Ending 2020 the right way!
As the year draws to a close, now is a time for reflection of what has been. Unquestionably, 2020 has been a challenging year globally. We have seen total economic devastation, illness and death, deterioration in mental health and overall wellbeing, and significant changes in lifestyle, whether working from home, homeschooling, online shopping, or being forced to live in isolation. As we gear up to what we hope to be a more positive, fulfilling year, many of us are filled with emotion, doubt, and physical and mental fatigue. Rather than ending the year on a low, here’s some positivity to ending the year on a high! These highlights are by no way intended to detract from the harsh reality of life for so many of us, but to instill faith and hope that the year that awaits will be bigger, brighter and better than ever!
You can struggle and still thrive!
Even when facing bushfires, a global pandemic, and significant economic downturn, it is possible to thrive despite struggle, and it is possible to not experience wellbeing even in the absence of struggle. According to recent wellbeing insights, feelings of struggle and stress don’t have to undermine workers’ wellbeing or performance and can rather present opportunities for learning and growth.
Lower death rate from Influenza
We have seen a dramatic reduction in Influenza which could be long-lasting. In 2019, we saw 313,061 Laboratory confirmed notifications of Influenza in Australia and only 21,259 in 2020. Better yet, if we’re able to keep up hygiene practices and health precautions, the reduction in infections may be long-lasting.
How could we live without them?! From the bushfires to a global pandemic, never again will we take our essential workers for granted. Our firefighters, nurses, doctors, and caregivers have protected our country and our communities from complete devastation. They have stepped up and shown us what it means to be Australian, and instilled faith in our ongoing safety and security.
COVID has been the unexpected catalyst to the acceleration and adaptation of technology and innovation. According to Forbes, there has been a significant lift in the adoption of cloud computing, 5G, AI and machine learning, internet of things, augmented reality, and video conferencing. The acceleration in digital transformation has endless benefits for individuals and organisations, facilitating connectedness, creating efficiencies, and cost savings.
COVID-19 saw a significant decline in carbon emissions on a global scale. With carbon emissions down, we’ve seen wildlife return to their natural habitats and air quality improve exponentially. Unfortunately the sustainability of this is unknown and greatly dependent on Government's changing of policies around the use of fossil fuel and moving towards usage of cleaner energy.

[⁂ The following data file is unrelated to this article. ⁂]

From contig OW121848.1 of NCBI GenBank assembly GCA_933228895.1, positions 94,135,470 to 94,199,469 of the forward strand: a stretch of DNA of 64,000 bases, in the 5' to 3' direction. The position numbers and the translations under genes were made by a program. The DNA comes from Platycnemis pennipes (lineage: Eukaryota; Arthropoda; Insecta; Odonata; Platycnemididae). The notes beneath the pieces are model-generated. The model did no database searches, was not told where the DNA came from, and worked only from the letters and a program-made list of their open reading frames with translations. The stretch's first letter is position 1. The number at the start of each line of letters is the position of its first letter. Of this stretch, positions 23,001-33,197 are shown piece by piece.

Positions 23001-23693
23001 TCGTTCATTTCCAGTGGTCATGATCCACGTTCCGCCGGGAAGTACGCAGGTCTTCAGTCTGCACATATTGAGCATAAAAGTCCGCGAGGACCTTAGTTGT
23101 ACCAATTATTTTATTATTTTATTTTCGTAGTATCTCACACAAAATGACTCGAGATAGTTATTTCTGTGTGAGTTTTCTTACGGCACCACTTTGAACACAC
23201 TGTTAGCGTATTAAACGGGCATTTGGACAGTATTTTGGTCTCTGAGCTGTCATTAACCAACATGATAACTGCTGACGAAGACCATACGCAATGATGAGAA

With most of the world spending a large portion of 2020 in isolation, we’ve been forced to find new ways to connect. Humans are by nature social creatures, desiring relationships, contact and interaction with others. Social media, video conference platforms, and even making music from balconies in Italy are just some of the forms of connection we’re seeing as world civilisations work to fast adapt as a basic survival instinct.
The global pandemic has seen rise to corporate social responsibility, as organisations globally do their part in contributing to their community, employees, consumers and the environment. Companies are donating money, food and medical equipment to support those in need. Others are giving to healthcare workers, including free coffee at McDonald’s Australia and millions of masks from Johnson & Johnson. “I hope that companies will not only do the right thing now but that it is a real tipping point for what responsible business should look like.”, said Paul Polman, former Unilever CEO.
Possibly the greatest thing that we can take from this year is gratitude. 2020 has forced a rethink of those things we have long taken for granted; our freedom, social connections, health and wellbeing, work, family and friends. When times get tough, it's important to remind yourself of all those things you have to be grateful for. Remember that life is a blessing and those things we often take for granted are some of life's greatest luxuries.
As global citizens, it is up to each and every one of us to recognise these key learnings from 2020 and carry them forward. The positive impacts of struggle, health, our essential workers, technology and innovation, environment, and corporate social responsibility are just a few of the things we have to be thankful for and show gratitude.
“Yesterday is history, tomorrow is a mystery and today is a gift, that’s why we call it the present” - Eleanor Roosevelt.
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